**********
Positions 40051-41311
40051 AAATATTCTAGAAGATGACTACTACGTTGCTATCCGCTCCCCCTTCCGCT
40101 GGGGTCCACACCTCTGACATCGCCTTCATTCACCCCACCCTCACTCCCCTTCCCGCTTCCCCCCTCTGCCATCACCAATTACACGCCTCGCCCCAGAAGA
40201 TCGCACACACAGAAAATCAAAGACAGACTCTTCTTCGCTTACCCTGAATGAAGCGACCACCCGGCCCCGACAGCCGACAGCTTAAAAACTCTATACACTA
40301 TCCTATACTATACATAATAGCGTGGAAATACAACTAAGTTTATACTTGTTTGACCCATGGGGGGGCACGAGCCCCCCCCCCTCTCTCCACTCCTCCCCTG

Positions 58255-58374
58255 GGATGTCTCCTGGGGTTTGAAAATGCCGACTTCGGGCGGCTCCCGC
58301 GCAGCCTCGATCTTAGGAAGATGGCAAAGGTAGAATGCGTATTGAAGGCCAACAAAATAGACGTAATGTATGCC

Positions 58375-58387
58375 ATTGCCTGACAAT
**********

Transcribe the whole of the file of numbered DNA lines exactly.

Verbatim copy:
Positions 40051-41311
40051 AAATATTCTAGAAGATGACTACTACGTTGCTATCCGCTCCCCCTTCCGCT
40101 GGGGTCCACACCTCTGACATCGCCTTCATTCACCCCACCCTCACTCCCCTTCCCGCTTCCCCCCTCTGCCATCACCAATTACACGCCTCGCCCCAGAAGA
40201 TCGCACACACAGAAAATCAAAGACAGACTCTTCTTCGCTTACCCTGAATGAAGCGACCACCCGGCCCCGACAGCCGACAGCTTAAAAACTCTATACACTA
40301 TCCTATACTATACATAATAGCGTGGAAATACAACTAAGTTTATACTTGTTTGACCCATGGGGGGGCACGAGCCCCCCCCCCTCTCTCCACTCCTCCCCTG

Positions 58255-58374
58255 GGATGTCTCCTGGGGTTTGAAAATGCCGACTTCGGGCGGCTCCCGC
58301 GCAGCCTCGATCTTAGGAAGATGGCAAAGGTAGAATGCGTATTGAAGGCCAACAAAATAGACGTAATGTATGCC

Positions 58375-58387
58375 ATTGCCTGACAAT